Since N.J.S.A. 34:15-12 was amended by L. 1979, c. 283, § 5 (eff. January 10, 1980), 12(c)(21) has not had a judicial construction. There is ambiguity in the language of that paragraph, and the term "body members," if not qualified, includes fingers, but reading § 12(c) as a whole in conjunction with the available legislative history requires a construction that the term as used in § (21) is only meant to refer to hands, arms, feet and legs.
N.J.S.A. 34:15-12(c) has an introductory paragraph which explains that it applies to payments for disabilities "partial in character and permanent in quality." Next, a disability wage and compensation schedule is set out, and this is followed by 23 enumerated paragraphs, of which N.J.S.A. 34:15-12(c)(21) is the twenty-first. N.J.S.A. 34:15-12(c)(1) to (11) sets forth the basic schedule of compensation for loss of anatomically distinct parts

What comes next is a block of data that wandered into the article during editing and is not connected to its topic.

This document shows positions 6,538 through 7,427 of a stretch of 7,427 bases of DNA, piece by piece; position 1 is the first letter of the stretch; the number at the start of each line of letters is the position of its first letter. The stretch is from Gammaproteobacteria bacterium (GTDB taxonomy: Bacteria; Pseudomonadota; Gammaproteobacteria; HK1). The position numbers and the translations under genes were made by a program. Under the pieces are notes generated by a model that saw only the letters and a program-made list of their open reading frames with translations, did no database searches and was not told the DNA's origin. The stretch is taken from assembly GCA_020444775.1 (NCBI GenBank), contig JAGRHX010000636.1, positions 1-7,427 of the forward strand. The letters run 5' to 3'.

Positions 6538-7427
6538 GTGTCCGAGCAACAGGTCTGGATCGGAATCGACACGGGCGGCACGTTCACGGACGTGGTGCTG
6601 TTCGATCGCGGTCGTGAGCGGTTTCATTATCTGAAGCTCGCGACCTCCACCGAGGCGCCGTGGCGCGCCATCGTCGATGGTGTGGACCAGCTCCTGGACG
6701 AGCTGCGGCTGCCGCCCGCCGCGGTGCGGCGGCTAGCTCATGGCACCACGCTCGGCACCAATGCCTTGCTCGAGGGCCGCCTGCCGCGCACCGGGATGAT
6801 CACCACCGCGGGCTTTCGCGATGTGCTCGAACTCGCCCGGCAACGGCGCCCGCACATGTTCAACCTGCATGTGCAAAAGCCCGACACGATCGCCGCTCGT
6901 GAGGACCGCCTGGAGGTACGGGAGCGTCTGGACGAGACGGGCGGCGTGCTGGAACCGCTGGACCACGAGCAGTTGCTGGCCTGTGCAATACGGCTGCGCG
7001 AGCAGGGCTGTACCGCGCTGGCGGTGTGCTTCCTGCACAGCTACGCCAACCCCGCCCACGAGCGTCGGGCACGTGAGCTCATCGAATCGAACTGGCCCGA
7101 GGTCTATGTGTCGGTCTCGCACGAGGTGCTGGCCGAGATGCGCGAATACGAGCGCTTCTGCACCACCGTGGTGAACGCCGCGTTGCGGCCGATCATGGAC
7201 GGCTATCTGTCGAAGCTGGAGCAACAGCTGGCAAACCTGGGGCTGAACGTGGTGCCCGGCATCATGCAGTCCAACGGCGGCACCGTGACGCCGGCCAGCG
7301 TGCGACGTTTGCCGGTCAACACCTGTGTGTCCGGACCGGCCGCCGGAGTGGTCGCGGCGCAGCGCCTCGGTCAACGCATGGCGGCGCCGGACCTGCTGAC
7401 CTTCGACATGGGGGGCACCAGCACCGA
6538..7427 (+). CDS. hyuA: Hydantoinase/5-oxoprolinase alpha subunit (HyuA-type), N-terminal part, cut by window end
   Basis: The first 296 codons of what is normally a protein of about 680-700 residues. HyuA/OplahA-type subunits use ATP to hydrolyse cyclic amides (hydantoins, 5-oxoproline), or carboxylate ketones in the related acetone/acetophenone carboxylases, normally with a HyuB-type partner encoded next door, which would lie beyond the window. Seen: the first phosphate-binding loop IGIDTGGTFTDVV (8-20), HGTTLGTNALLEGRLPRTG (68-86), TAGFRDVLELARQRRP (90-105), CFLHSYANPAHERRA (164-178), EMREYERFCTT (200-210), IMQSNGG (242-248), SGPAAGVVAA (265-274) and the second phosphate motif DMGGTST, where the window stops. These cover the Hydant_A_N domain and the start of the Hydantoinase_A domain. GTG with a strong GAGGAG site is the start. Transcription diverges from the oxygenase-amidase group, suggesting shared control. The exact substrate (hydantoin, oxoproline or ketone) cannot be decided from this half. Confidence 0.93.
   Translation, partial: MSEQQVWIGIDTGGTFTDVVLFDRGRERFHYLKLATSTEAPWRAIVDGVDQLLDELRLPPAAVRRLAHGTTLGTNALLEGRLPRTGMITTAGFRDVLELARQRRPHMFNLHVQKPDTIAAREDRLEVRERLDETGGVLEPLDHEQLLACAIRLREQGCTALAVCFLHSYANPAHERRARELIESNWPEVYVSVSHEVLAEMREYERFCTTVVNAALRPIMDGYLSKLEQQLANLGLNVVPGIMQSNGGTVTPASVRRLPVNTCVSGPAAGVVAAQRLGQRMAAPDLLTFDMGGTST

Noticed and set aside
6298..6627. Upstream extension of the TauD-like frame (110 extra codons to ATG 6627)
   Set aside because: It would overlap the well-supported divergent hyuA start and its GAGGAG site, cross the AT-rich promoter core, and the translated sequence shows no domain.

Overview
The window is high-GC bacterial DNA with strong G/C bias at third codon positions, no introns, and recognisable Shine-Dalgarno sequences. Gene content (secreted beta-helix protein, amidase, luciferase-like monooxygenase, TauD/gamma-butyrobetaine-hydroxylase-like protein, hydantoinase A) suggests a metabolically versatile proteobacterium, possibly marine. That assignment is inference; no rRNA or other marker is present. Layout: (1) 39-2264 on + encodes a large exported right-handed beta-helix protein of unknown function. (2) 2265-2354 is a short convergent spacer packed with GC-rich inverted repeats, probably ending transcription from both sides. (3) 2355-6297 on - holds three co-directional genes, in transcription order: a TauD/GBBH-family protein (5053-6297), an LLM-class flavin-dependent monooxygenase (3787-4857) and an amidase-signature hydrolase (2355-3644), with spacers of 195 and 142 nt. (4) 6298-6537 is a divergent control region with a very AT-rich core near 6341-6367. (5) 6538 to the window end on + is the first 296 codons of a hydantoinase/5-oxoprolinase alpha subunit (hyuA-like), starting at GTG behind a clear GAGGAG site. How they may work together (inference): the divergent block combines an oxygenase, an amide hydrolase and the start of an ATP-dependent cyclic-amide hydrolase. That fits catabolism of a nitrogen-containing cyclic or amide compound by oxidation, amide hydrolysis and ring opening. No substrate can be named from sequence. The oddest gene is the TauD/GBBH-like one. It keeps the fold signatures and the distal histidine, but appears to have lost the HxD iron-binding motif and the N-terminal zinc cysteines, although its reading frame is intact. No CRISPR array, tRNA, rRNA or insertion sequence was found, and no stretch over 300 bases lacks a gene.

[186 NJSuper Page 319]
of the body: thumb, first finger, second finger, third finger, fourth finger, great toe, all other toes, hand, arm, foot and leg. These first 11 paragraphs are set out in table form, with the table divided into two columns; the left-hand colum is headed "Lost Member" and the right-hand column is headed "Number of Weeks Compensation." According to this table, a finger is a "lost member." N.J.S.A. 34:15-12(c)(2) to (5). This provides some support for the compensation judge's construction of "body member." It is significant, however, that only paragraphs 8 through 11 (hand, arm, foot, and leg) were amended by L. 1979, c. 283, § 5, to provide increased compensation for loss of those members. Paragraphs 1 through 7 were left untouched. The significance of this failure to provide increased compensation for lost members in the first seven categories (thumb, fingers, toes) will be apparent upon examination of the legislative history of L. 1979, c. 283, § 5.